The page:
Tesla plans to roll out human-like robots that can perform simple tasks.
The Tesla Bot will contain the electric-car maker’s full self-driving (FSD) and autopilot features, said company founder Elon Musk.
Tesla unveiled images of the humanoid robot, and a human dressed like the machine performed a brief dance routine, during the Tesla AI Day event on Thursday night (19 August) in Freemont, California.
The company intends to roll out a prototype “some time next year” Musk said during the live-streamed event that included other Tesla personnel and an audience of potential engineering recruits.
Robot intended to eliminate dangerous tasks
“It’s intended to be friendly, of course, and navigate through a world built for humans and eliminate dangerous and repetitive, boring tasks,” said Musk.
He warned that the prototype would probably not function properly until later versions improve on it. But he said the Tesla Bot would have profound implications for the global economy, because labour is at the foundation of it.
“Essentially, in the future, physical work will be a choice,” said Musk. “If you want to do it, you can. But you won’t need to do it.”
Humanoid will contain eight cameras
Eight in-head cameras will help the Tesla Bot see the same way humans do. The five-foot eight-inch, 125-pound robot will be able to do things such as buy groceries or attach a bolt to a car using a wrench, without having to be specifically trained, said Musk.
He wondered aloud how the global economy would benefit, suggesting that Tesla’s androids would drive labour costs down.
The project was not prompted by the company’s manufacturing needs, said Musk. “We’re just, obviously, making the pieces that are useful for a humanoid robot. So I guess we probably should make it – and if we don’t, someone else would.”
Tesla faces federal scrutiny
The robot roll-out comes as Tesla faces increased US federal scrutiny into its vehicles’ 'Autopilot' and full self-driving functions (FSD), the same technologies involved in the robot project.
Senators Richard Blumenthal of Connecticut and Ed Markey of Massachusetts asked new Federal Trade Commission (FTC) chair Lina Khan in a letter on Wednesday 18 August to investigate Tesla for “potentially deceptive and unfair practices” related to its marketing of the partial self-driving features.
Despite their Autopilot and FSD labels, the functions are not fully automatic and Tesla vehicles are required by law to be operated by humans.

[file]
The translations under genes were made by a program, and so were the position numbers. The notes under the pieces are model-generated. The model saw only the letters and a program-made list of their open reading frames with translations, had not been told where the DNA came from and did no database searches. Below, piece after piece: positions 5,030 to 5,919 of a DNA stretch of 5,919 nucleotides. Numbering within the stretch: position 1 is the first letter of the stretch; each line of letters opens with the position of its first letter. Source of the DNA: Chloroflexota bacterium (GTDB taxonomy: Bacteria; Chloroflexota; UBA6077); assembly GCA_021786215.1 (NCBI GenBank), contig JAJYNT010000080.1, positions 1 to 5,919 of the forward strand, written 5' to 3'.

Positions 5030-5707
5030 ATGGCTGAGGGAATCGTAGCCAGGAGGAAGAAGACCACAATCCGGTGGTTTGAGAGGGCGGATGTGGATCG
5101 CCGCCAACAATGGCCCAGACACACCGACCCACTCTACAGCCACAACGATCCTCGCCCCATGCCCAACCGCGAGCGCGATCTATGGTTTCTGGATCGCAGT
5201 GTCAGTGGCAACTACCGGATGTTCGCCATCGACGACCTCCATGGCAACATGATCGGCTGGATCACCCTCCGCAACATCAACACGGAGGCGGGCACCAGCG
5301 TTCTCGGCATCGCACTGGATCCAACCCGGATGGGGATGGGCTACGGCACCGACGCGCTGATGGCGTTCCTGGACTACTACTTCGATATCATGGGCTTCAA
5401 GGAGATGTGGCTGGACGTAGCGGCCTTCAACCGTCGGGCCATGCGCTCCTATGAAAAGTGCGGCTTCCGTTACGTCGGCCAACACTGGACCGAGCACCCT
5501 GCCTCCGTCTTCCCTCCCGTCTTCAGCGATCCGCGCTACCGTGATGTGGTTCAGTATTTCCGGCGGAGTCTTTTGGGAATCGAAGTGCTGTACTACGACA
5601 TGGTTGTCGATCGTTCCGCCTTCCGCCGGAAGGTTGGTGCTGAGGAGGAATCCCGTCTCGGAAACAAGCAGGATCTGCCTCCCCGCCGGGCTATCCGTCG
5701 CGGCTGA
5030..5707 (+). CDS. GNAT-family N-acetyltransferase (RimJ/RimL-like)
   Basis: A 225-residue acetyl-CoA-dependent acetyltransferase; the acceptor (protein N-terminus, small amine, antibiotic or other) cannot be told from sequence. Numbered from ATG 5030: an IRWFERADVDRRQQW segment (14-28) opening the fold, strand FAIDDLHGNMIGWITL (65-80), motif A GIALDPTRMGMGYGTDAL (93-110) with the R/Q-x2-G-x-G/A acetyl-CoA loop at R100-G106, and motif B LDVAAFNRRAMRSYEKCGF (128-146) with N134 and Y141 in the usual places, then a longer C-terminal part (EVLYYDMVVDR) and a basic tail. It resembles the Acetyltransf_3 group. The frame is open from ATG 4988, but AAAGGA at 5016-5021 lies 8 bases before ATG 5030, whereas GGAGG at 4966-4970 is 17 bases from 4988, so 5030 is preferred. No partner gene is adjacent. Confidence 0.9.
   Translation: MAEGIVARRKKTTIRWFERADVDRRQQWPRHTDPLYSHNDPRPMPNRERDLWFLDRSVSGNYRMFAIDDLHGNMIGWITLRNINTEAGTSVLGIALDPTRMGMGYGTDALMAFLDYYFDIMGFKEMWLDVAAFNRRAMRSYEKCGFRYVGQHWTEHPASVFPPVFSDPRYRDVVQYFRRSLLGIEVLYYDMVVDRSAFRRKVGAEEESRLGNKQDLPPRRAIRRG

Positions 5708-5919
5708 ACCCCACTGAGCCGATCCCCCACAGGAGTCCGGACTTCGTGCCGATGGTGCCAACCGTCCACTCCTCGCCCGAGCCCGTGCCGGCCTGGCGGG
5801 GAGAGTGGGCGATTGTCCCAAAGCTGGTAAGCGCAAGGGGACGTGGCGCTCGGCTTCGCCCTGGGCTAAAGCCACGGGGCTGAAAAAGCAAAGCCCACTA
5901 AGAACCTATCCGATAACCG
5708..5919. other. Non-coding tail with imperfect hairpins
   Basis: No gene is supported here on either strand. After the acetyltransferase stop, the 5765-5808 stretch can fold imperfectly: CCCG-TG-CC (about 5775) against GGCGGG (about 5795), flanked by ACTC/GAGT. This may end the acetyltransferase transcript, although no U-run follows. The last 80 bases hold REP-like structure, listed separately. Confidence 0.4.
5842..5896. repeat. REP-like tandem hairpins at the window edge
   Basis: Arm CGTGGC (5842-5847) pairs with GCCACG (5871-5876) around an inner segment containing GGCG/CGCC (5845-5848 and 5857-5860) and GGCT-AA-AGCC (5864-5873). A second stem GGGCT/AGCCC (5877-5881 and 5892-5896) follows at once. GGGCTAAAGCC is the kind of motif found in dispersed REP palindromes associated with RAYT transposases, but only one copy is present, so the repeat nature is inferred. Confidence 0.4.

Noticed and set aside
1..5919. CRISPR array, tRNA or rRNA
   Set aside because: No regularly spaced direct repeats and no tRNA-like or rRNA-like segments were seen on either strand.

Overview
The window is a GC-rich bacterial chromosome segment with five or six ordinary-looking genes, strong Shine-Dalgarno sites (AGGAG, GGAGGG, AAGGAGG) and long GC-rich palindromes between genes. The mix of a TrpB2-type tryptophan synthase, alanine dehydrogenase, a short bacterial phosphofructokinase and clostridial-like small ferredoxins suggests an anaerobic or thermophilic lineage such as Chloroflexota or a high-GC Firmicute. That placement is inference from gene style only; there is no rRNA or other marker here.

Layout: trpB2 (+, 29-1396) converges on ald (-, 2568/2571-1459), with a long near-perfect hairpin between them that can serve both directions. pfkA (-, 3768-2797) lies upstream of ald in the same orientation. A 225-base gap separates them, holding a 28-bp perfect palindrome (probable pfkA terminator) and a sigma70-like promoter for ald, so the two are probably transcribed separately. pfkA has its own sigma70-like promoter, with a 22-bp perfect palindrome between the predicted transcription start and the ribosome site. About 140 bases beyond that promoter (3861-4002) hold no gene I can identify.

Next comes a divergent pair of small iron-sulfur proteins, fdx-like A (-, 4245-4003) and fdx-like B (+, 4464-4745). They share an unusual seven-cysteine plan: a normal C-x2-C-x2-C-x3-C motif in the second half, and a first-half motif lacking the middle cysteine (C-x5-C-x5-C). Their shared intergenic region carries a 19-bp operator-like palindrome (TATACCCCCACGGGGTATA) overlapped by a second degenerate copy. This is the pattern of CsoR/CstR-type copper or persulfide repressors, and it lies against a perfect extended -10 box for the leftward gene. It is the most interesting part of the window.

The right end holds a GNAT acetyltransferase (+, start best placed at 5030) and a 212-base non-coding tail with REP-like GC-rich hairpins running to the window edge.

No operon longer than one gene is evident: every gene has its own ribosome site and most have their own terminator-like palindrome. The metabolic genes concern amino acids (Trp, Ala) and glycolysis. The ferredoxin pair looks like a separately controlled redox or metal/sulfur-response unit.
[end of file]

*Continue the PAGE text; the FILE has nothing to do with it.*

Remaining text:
“Tesla’s marketing has repeatedly overstated the capabilities of its vehicles, and these statements increasingly pose a threat to motorists and other users of the road,” wrote Blumenthal and Markey, both Democrats.
They also want the FTC to take appropriate enforcement action against Tesla “to ensure the safety of all drivers on the road”.
New investigation of collisions
The letter came two days after the US National Highway Transportation Administration (NHTSA) announced that it has begun an evaluation of 11 Tesla collisions with parked emergency vehicles between January 2018 and July 2021.
In a statement provided to Capital.com, an NHTSA spokesperson said the authority has launched a fact-finding mission that could lead to more data being collected on Tesla’s 'Autopilot' software.
The senators noted this is not the first time the NHTSA has launched a probe into Tesla. The senators also noted the NHTSA did not identify any defects with Autopilot in an investigation into a fatal crash that closed in 2017. But Blumenthal and Markey contended the NHTSA relates to a “new defect investigation” into Autopilot.
Tesla has not responded publicly to the senators’ letter or the NHTSA investigation. The company no longer provides media relations services.
Also unveiled: a Tesla microchip
The federal scrutiny did not come up during the three-hour AI Day event, which started about 45 minutes late for unexplained reasons.
Tesla has said on Twitter that its Autopilot software experienced 0.2 accidents per million miles driven, and the US average was nine times higher.
At the event, Tesla also unveiled a new computer chip produced by the company to improve the training of its artificial-intelligence networks.
Tesla hopes the in-house chip will also help reduce supply-chain bottlenecks resulting from global microchip shortages that have prompted several auto-plant shutdowns and slowdowns.
The D1 chip will be part of the company’s highly touted Dojo supercomputer system.
“We should have Dojo operational next year,” said Musk.
Musk also revealed that the company intends to offer licensed use of its self-driving software to other auto-makers.
“This is not intended to be limited to just Tesla cars,” said Musk.
Tesla shares were up by $3.60 or 0.53% in Nasdaq pre-market trading on Friday.